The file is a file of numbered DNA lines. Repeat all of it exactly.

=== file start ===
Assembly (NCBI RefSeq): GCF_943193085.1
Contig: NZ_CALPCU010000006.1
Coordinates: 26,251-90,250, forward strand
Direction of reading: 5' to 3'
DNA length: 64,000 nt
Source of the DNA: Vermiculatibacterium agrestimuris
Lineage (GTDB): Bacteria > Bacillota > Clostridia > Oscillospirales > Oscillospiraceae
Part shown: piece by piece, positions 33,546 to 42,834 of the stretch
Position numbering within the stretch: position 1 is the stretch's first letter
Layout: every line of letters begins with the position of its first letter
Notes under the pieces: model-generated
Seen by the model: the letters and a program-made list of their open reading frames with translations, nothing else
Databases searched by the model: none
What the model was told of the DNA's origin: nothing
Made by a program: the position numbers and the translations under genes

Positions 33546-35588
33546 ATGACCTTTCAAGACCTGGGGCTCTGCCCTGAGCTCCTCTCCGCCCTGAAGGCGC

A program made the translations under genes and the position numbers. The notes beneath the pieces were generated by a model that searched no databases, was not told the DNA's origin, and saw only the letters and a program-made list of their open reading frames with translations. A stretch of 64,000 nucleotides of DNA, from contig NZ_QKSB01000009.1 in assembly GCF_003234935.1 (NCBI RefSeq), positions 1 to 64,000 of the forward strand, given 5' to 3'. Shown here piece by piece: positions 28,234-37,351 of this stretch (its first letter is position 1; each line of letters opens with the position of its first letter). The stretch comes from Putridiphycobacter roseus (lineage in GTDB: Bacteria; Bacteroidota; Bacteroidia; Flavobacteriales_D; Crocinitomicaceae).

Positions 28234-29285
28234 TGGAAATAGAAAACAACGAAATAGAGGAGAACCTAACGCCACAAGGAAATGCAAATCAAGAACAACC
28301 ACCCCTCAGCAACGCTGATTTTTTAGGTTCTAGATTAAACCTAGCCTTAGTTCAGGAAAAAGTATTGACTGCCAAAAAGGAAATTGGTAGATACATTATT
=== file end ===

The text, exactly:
Assembly (NCBI RefSeq): GCF_943193085.1
Contig: NZ_CALPCU010000006.1
Coordinates: 26,251-90,250, forward strand
Direction of reading: 5' to 3'
DNA length: 64,000 nt
Source of the DNA: Vermiculatibacterium agrestimuris
Lineage (GTDB): Bacteria > Bacillota > Clostridia > Oscillospirales > Oscillospiraceae
Part shown: piece by piece, positions 33,546 to 42,834 of the stretch
Position numbering within the stretch: position 1 is the stretch's first letter
Layout: every line of letters begins with the position of its first letter
Notes under the pieces: model-generated
Seen by the model: the letters and a program-made list of their open reading frames with translations, nothing else
Databases searched by the model: none
What the model was told of the DNA's origin: nothing
Made by a program: the position numbers and the translations under genes

Positions 33546-35588
33546 ATGACCTTTCAAGACCTGGGGCTCTGCCCTGAGCTCCTCTCCGCCCTGAAGGCGC

A program made the translations under genes and the position numbers. The notes beneath the pieces were generated by a model that searched no databases, was not told the DNA's origin, and saw only the letters and a program-made list of their open reading frames with translations. A stretch of 64,000 nucleotides of DNA, from contig NZ_QKSB01000009.1 in assembly GCF_003234935.1 (NCBI RefSeq), positions 1 to 64,000 of the forward strand, given 5' to 3'. Shown here piece by piece: positions 28,234-37,351 of this stretch (its first letter is position 1; each line of letters opens with the position of its first letter). The stretch comes from Putridiphycobacter roseus (lineage in GTDB: Bacteria; Bacteroidota; Bacteroidia; Flavobacteriales_D; Crocinitomicaceae).

Positions 28234-29285
28234 TGGAAATAGAAAACAACGAAATAGAGGAGAACCTAACGCCACAAGGAAATGCAAATCAAGAACAACC
28301 ACCCCTCAGCAACGCTGATTTTTTAGGTTCTAGATTAAACCTAGCCTTAGTTCAGGAAAAAGTATTGACTGCCAAAAAGGAAATTGGTAGATACATTATT